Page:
This Is How We Know Congress Isn’t Really Serious About Election Fraud

They keep bickering about Russia.

Jaap Arriens/Zuma


The debate over possible Russian meddling in US elections was a major theme in a US House hearing Tuesday on protecting the 2016 elections from cyberattacks and machine-voting attacks. Even though election preparations have been underway for months around the country and early voting in many states begins soon, committee chairman Lamar Smith (R-Texas) said the hearing was to review the security of the election system.

“This discussion is timely as many concerns have been raised in recent months about the vulnerabilities of electronic voting machines, voting over the internet, and online voter registration,” Smith said.

Concerns about the security of the US voting system have been heightened after the recent hacking of the Democratic National Committee, the Democratic Congressional Campaign Committee, and some high-profile Democratic politicians. The DNC, along with several US government officials and security research firms, have fingered Russian intelligence as responsible for the hacks of Democratic targets. Add to that the recent revelation that state election databases in Arizona and Illinois had been hacked, although the degree of success in each attack, and the ultimate purpose, remains unclear. Even though the Russian government has denied being involved, Democrats within Congress have called on the Obama administration to publicly accuse Russia of trying to interfere with US elections.

None of the witnesses—Dr. Charles Romine of the National Institute of Standards and Technology, Louisiana Secretary of State Tom Schedler, David Becker of the Center for Election Innovation and Research, and Dr. Dan Wallach of the Baker Institute for Public Policy at Rice University—suggested Russians were attempting to hack election infrastructure, only that they, too, had received this information specific to the DNC and the DCCC from press accounts.

“The nature of the threat is that they don’t want you to see them there,” said Wallach. “So we can’t assume that if we haven’t seen them that they’re absent. What we do know is that we’ve established motive. The attack on the DNC’s email server is motive—it shows that they did it for explicit partisan purposes.”

Rep. Zoe Lofgren (D-Calif.) said the Russians’ goal might not necessarily be to manipulate vote counts or tamper with voter registration databases, but to create chaos in the system and undermine confidence. “The focus of this hearing is on the voting systems, but really the question is about the election,” she said. “It’s pretty clear that the Russians have attacked, have engaged, in a cyberattack on the DNC and the DCCC.”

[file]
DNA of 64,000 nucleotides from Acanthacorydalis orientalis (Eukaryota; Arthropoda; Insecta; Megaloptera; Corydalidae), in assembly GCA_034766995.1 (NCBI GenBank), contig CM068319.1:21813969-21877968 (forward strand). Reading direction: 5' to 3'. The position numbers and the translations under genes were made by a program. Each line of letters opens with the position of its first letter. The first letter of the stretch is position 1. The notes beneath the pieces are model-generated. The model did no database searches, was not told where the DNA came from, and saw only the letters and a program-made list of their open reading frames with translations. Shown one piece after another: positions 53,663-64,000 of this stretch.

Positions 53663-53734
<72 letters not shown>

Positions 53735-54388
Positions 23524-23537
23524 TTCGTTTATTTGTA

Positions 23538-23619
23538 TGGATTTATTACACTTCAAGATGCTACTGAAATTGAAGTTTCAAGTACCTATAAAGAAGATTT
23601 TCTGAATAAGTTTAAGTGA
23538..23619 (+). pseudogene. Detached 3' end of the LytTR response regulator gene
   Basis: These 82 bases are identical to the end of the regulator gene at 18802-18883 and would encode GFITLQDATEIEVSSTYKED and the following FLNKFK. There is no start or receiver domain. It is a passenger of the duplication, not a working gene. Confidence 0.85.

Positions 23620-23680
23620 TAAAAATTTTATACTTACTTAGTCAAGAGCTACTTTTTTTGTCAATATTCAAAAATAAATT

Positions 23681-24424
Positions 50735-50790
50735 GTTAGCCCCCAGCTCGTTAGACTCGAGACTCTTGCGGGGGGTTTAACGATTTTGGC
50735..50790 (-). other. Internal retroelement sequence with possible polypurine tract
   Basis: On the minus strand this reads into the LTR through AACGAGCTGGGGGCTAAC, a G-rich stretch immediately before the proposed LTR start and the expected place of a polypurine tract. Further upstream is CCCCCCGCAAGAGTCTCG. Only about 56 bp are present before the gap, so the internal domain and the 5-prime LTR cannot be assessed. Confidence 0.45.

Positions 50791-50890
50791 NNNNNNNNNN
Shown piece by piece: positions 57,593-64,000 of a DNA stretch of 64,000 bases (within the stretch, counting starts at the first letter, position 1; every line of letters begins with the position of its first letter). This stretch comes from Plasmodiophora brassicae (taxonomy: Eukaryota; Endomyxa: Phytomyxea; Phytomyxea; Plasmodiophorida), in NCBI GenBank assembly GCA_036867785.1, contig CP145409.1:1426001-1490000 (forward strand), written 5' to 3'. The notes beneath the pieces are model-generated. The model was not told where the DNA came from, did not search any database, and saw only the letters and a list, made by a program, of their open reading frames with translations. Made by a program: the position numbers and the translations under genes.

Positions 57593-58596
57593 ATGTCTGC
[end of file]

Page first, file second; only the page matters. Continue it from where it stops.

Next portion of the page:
For Rep. Dana Rohrbacher (R-Calif.), Russian involvement in trying to hack or access actual election systems around the country lacked any evidence. “We have seen article after article after article about how Russia is compromising the integrity of our election system, and Mr. Chairman, the panelists are just saying that is false,” Rohrbacher said. “We want our country to be safe, but we also don’t want to just continually vilify Russia and turning them into the bad guys. If we’re going to have integrity of our system, I think we have to look at home for real threats to the integrity of our voting system.”

Lofgren disagreed. “To downplay the role that the Russians have had in this is a huge mistake, when you take a look at what they did to the DNC and the DCCC,” Lofgren said, urging members to avoid making the discussion about hacking partisan. “If you attack one of the major parties, somehow that’s okay if it could be to your advantage,” she said. “I like to think if the Russians had attacked the Republican National Committee, Democrats would be as outraged as Republicans. It’s an attack on America. It’s not an attack on a party.”

The hearing came the same day that Guccifer 2.0, the hacker or hackers who have publicly taken credit for the hack of the DNC, issued a rambling statement about information security at a London cybersecurity conference where he was supposed to appear (he didn’t), according to Motherboard. Guccifer did release roughly 600 megabytes of documents containing information about DNC fundraising efforts and other Democratic planning documents at the conference, according to Politico.*

Correction: An earlier version of this article incorrectly stated that the documents released today by the hacker Guccifer 2.0 came from a Democratic contracting firm. We regret the error.